33. 33.
    Kostura L, Kraitchman DL, Mackay AM, Pittenger MF, Bulte JW (2004) Feridex labeling of mesenchymal stem cells inhibits chondrogenesis but not adipogenesis or osteogenesis. NMR Biomed 17:513–517PubMedCrossRefGoogle Scholar
  34. 34.
    Kraitchman DL, Heldman AW, Atalar E, Amado LC, Martin BJ, Pittenger MF, Hare JM, Bulte JW (2003) In vivo magnetic resonance imaging of mesenchymal stem cells in myocardial infarction. Circulation 107:2290–2293PubMedCrossRefGoogle Scholar
  35. 35.
    Kustermann E, Roell W, Breitbach M, Wecker S, Wiedermann D, Buehrle C, Welz A, Hescheler J, Fleischmann BK, Hoehn M (2005) Stem cell implantation in ischemic mouse heart: a high-resolution magnetic resonance imaging investigation. NMR Biomed 18:362–370PubMedCrossRefGoogle Scholar
  36. 36.
    Lunde K, Solheim S, Aakhus S, Arnesen H, Abdelnoor M, Egeland T, Endresen K, Ilebekk A, Mangschau A, Fjeld JG, Smith HJ, Taraldsrud E, Grogaard HK, Bjornerheim R, Brekke M, Muller C, Hopp E, Ragnarsson A, Brinchmann JE, Forfang K (2006) Intracoronary injection of mononuclear bone marrow cells in acute myocardial infarction. N Engl J Med 355:1199–1209PubMedCrossRefGoogle Scholar
  37. 37.
    Mani V, Saebo KC, Itskovich V, Samber DD, Fayad ZA (2006) GRadient echo Acquisition for Superparamagnetic particles with Positive contrast (GRASP): sequence characterization in membrane and glass superparamagnetic iron oxide phantoms at 1.5T and 3T. Magn Reson Med 55:126–135PubMedCrossRefGoogle Scholar
  38. 38.
    Meyer GP, Wollert KC, Lotz J, Steffens J, Lippolt P, Fichtner S, Hecker H, Schaefer A, Arseniev L, Hertenstein B, Ganser A, Drexler H (2006) Intracoronary bone marrow cell transfer after myocardial infarction: eighteen months’ follow-up data from the randomized, controlled BOOST (BOne marrOw transfer to enhance ST-elevation infarct regeneration) trial. Circulation 113:1287–1294PubMedCrossRefGoogle Scholar
  39. 39.
    Modo M, Cash D, Mellodew K, Williams SC, Fraser SE, Meade TJ, Price J, Hodges H (2002) Tracking transplanted stem cell migration using bifunctional, contrast agent-enhanced, magnetic resonance imaging. Neuroimage 17:803–811PubMedCrossRefGoogle Scholar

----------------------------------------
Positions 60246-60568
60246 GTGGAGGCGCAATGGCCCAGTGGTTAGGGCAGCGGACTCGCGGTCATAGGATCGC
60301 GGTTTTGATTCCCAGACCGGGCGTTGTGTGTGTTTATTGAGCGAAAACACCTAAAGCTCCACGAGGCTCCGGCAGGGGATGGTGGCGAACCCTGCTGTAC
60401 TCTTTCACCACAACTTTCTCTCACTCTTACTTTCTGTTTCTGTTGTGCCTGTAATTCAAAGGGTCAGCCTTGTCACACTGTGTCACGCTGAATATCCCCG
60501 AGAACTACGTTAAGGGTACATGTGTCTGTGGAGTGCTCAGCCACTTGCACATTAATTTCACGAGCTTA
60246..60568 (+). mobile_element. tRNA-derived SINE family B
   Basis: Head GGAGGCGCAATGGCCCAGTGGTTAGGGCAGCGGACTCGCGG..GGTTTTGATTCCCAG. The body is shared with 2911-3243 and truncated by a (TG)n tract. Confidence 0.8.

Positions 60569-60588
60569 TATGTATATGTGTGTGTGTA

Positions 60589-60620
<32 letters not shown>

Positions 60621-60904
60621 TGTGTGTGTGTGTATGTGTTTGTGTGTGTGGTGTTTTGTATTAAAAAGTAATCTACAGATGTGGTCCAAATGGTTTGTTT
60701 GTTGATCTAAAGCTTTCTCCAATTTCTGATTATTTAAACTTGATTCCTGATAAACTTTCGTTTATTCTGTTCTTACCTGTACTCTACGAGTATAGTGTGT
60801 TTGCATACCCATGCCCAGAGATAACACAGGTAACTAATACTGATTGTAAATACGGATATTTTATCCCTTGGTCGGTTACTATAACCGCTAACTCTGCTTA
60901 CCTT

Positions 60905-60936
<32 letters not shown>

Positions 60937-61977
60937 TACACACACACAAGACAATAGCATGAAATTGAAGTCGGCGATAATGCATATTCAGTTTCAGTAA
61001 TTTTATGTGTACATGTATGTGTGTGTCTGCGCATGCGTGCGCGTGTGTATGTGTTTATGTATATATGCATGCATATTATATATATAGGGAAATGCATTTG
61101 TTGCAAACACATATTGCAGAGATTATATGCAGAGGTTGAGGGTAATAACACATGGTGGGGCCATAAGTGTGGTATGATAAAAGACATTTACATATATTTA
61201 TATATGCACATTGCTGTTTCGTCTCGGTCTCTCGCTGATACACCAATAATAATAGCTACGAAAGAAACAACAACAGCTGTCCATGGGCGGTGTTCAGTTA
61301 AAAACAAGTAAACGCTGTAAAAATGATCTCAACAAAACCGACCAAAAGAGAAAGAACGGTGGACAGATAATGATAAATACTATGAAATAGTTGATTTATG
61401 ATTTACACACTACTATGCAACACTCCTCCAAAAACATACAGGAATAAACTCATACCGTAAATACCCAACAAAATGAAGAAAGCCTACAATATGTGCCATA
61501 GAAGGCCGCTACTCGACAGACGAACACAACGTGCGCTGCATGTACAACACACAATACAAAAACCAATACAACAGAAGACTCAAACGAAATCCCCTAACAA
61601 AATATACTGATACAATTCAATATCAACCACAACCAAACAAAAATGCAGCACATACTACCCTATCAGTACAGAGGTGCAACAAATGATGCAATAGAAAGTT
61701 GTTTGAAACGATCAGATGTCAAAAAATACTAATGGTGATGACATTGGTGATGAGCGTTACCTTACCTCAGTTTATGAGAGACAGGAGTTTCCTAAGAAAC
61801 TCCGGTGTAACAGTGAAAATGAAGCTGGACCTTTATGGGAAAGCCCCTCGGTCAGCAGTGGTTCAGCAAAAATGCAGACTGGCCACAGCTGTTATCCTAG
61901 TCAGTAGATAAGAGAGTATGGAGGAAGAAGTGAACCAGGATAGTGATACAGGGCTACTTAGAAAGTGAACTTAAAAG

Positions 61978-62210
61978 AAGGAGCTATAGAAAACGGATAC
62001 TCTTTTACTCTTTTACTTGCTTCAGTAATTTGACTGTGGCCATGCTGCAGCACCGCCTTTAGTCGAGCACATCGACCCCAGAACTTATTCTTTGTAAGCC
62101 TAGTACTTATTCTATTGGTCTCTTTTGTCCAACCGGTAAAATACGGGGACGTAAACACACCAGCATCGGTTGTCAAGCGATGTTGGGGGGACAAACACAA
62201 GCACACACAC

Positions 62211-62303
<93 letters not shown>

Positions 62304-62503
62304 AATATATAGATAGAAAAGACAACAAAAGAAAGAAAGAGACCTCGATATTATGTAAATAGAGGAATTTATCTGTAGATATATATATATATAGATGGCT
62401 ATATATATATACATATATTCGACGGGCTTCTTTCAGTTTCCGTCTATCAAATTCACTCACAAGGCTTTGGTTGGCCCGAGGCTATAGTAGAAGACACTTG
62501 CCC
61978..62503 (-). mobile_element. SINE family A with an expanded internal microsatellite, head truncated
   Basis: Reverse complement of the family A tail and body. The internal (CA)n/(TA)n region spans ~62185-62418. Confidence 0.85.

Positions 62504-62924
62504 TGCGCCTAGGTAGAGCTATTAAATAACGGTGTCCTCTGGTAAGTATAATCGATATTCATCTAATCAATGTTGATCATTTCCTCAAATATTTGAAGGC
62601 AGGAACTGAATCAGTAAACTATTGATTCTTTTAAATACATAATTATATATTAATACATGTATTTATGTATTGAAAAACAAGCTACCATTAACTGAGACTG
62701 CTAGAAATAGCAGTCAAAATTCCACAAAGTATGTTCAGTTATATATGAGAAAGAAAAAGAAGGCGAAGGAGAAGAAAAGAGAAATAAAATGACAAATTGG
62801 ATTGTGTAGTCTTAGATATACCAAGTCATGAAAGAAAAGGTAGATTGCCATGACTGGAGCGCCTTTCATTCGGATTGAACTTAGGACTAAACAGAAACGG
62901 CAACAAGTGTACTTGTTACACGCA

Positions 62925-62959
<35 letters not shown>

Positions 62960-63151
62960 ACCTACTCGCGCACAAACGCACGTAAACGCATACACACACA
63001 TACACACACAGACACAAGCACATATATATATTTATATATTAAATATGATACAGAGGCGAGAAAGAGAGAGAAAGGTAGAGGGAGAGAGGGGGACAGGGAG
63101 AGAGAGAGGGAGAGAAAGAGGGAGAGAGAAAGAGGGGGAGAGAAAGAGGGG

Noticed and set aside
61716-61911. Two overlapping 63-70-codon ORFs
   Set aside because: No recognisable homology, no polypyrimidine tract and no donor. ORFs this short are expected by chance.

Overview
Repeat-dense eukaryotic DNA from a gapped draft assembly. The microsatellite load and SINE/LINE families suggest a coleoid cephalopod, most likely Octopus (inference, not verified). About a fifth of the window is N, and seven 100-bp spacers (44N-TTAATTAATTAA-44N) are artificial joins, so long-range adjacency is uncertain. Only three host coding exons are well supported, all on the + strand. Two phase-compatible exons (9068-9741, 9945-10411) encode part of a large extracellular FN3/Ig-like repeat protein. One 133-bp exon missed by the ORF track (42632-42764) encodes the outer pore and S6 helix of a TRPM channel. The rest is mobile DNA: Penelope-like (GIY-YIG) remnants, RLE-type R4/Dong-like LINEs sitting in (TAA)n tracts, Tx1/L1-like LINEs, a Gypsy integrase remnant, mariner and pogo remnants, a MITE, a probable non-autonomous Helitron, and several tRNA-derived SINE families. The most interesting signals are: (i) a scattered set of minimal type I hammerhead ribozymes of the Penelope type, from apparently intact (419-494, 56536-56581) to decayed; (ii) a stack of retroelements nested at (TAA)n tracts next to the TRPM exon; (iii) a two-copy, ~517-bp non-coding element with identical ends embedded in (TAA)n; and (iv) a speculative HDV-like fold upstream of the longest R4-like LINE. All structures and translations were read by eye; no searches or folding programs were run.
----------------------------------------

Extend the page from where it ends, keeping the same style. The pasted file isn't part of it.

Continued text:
40. 40.
    Partlow KC, Chen J, Brant JA, Neubauer AM, Meyerrose TE, Creer MH, Nolta JA, Caruthers SD, Lanza GM, Wickline SA (2007) 19F magnetic resonance imaging for stem/progenitor cell tracking with multiple unique perfluorocarbon nanobeacons. Faseb J 21(8):1647–1654Google Scholar
  41. 41.
    Schachinger V, Erbs S, Elsasser A, Haberbosch W, Hambrecht R, Holschermann H, Yu J, Corti R, Mathey DG, Hamm CW, Suselbeck T, Assmus B, Tonn T, Dimmeler S, Zeiher AM (2006) Intracoronary bone marrow-derived progenitor cells in acute myocardial infarction. N Engl J Med 355:1210–1221PubMedCrossRefGoogle Scholar
  42. 42.
    Shapiro EM, Skrtic S, Sharer K, Hill JM, Dunbar CE, Koretsky AP (2004) MRI detection of single particles for cellular imaging. Proc Natl Acad Sci USA 101:10901–10906PubMedCrossRefGoogle Scholar
  43. 43.
    Soto AV, Gilson WD, Kedziorek D, Fritzges D, Izbudak I, Young RG, Pittenger MF, Bulte JW, Kraitchman DL (2006) MRI tracking of regional persistence of feridex-labeled mesenchymal stem cells in a canine myocardial infarction model. J Cardiovasc Magn Reson 8:89–90Google Scholar
  44. 44.
    Strauer BE, Brehm M, Zeus T, Kostering M, Hernandez A, Sorg RV, Kogler G, Wernet P (2002) Repair of infarcted myocardium by autologous intracoronary mononuclear bone marrow cell transplantation in humans. Circulation 106:1913–1918PubMedCrossRefGoogle Scholar